The Florida Lottery is under legal attack. House Speaker Richard Corcoran is suing the lottery, claiming it violated state law when the agency negotiated a $700 million contract with global gaming company IGT. It's a deal Corcoran claims the lottery did without the legislature's approval.
"What we're trying to say is follow the law," says Corcoran.
"You can't have a state agency go out and say we are bigger than the legislature and enter into contracts that bind taxpayer money beyond the authority we have given them," says Corcoran.
The lawsuit says the lottery overstepped it's authority and forced "the legislature’s hand in the budgeting process."
"They took what we appropriated to them, increased it by 20 percent, keep mind this is taxpayer dollars, increased it by 20 percent and did it without our approval," says Corcoran.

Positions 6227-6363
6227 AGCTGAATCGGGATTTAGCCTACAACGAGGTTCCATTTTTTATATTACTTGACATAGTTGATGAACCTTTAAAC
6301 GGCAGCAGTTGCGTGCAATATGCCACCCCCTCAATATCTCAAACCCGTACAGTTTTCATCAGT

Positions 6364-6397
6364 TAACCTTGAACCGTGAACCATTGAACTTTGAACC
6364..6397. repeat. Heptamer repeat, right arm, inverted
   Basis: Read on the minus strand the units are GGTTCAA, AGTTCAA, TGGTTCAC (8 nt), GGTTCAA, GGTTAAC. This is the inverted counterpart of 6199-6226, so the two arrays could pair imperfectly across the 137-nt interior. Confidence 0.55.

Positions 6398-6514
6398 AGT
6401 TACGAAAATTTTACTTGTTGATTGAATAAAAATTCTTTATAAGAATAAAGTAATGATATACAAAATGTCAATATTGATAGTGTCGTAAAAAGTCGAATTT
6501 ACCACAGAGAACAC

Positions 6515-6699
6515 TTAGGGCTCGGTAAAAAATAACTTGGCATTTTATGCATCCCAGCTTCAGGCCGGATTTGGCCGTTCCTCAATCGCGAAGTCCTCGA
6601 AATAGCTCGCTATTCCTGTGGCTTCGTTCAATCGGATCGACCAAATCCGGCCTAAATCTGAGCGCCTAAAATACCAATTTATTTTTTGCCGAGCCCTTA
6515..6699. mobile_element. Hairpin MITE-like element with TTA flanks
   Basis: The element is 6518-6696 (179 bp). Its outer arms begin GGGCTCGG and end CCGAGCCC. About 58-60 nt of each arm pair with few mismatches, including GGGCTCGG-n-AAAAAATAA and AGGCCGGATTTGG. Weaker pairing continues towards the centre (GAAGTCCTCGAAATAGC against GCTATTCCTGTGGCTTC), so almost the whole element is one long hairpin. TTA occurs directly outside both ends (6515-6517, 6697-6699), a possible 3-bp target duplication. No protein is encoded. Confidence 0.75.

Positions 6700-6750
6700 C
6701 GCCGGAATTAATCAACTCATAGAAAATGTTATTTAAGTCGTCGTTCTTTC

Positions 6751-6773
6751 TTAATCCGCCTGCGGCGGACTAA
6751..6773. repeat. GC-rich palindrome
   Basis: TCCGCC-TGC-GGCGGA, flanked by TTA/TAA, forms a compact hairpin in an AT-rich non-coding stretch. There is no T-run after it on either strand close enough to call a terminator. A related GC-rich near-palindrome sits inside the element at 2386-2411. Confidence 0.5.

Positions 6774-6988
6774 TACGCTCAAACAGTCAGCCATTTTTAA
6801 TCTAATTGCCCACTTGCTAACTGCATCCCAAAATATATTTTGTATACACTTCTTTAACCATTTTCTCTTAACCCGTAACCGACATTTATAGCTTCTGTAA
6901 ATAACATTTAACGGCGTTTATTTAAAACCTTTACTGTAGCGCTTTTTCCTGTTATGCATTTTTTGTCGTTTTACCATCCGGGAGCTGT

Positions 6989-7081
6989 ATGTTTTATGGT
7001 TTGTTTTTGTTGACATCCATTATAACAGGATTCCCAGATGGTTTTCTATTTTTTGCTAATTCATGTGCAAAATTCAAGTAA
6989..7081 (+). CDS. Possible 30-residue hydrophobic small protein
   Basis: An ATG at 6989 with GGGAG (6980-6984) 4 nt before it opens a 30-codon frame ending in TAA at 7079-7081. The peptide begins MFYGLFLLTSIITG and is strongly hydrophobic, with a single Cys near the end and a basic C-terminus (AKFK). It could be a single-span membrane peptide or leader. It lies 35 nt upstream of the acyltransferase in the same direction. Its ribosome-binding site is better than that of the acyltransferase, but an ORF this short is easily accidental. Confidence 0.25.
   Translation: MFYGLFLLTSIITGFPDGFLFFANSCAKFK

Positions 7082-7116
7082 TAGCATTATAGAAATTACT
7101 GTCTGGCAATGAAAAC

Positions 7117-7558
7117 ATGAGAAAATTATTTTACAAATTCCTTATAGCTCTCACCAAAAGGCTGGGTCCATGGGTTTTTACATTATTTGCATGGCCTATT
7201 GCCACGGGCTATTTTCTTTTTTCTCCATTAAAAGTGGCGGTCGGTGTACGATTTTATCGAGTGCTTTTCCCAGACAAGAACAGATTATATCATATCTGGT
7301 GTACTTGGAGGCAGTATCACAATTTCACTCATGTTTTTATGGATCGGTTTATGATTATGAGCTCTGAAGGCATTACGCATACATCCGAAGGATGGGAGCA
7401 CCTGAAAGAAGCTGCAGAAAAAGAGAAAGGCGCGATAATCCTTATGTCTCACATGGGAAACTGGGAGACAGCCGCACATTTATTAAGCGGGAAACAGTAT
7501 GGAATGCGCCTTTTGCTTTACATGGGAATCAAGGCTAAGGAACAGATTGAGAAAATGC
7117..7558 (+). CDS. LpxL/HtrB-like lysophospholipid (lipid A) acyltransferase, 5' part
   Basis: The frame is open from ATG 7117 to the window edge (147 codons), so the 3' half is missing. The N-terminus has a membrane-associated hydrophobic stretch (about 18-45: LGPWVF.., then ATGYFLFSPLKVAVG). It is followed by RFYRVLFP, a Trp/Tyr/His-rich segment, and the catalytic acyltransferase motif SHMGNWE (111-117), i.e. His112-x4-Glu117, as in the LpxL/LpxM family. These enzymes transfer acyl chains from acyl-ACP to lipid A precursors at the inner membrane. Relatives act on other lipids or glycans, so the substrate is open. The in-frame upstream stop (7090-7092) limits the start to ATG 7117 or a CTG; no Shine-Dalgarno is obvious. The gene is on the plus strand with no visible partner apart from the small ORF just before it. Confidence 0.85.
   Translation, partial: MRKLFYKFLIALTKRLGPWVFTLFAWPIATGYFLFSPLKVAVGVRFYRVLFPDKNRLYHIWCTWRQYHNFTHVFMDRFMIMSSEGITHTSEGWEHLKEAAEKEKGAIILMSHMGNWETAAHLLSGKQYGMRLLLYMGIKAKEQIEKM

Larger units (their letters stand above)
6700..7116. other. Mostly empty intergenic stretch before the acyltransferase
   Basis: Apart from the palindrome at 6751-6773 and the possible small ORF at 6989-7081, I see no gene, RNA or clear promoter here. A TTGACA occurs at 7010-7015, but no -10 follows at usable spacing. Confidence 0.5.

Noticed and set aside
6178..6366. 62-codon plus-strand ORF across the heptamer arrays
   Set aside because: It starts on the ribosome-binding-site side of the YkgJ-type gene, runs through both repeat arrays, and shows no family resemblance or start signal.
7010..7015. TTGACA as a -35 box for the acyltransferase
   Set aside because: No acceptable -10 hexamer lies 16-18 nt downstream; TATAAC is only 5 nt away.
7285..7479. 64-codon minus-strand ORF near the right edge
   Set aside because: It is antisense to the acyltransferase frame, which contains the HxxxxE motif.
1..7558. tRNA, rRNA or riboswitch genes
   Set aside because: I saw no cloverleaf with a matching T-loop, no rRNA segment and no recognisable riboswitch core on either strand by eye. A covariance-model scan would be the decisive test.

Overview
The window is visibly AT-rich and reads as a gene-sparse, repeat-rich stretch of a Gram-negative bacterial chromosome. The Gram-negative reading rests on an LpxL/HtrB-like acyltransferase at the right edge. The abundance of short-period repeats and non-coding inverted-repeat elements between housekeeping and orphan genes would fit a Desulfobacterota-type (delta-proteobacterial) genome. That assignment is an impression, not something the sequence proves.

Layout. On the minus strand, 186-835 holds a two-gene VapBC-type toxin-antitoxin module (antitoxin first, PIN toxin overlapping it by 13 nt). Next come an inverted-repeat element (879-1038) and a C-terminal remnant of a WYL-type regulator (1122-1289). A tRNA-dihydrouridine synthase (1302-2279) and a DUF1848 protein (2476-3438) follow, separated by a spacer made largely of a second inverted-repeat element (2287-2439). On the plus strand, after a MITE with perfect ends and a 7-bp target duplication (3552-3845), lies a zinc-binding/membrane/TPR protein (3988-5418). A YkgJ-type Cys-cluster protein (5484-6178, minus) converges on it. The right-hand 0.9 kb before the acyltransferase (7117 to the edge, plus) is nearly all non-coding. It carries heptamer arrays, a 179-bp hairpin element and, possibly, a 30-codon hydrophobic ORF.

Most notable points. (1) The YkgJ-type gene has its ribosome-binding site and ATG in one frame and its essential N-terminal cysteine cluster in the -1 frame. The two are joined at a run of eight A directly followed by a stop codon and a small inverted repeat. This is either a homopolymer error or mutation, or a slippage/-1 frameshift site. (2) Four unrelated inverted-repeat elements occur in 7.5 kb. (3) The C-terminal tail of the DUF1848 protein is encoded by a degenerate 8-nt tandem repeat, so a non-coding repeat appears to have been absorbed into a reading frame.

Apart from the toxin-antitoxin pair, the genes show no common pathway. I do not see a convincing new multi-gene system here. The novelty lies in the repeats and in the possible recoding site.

IGT makes everything from slot machines to lottery games, with offices from Las Vegas to Rome.
Under the state contract, IGT would elevate the Florida lottery into the future, increasing the number of lottery machines, with an emphasis on self-service vending machines.
The lawsuit comes at a time when the lottery hit a major milestone and just announced that it has generated $31 billion in funds for education since it started in 1988.
Don Creley with the Florida Lottery says, "(We've) raised over. A billion dollars for education over the 16 consecutive years."
Billions raised for the classroom, but now it's the court that will decide if the "House Wins" in the debate over a $700-million deal that could re-shape the future of the lottery, with local schools affected by the outcome.
The Governor's office responding with this statement:
“The Florida Lottery’s record sales have led to historic contributions to our state’s education system and the house sues? Not shocking to have another lawsuit from a trial lawyer.”
That's a reference to Speaker Corcoran, who's an attorney.
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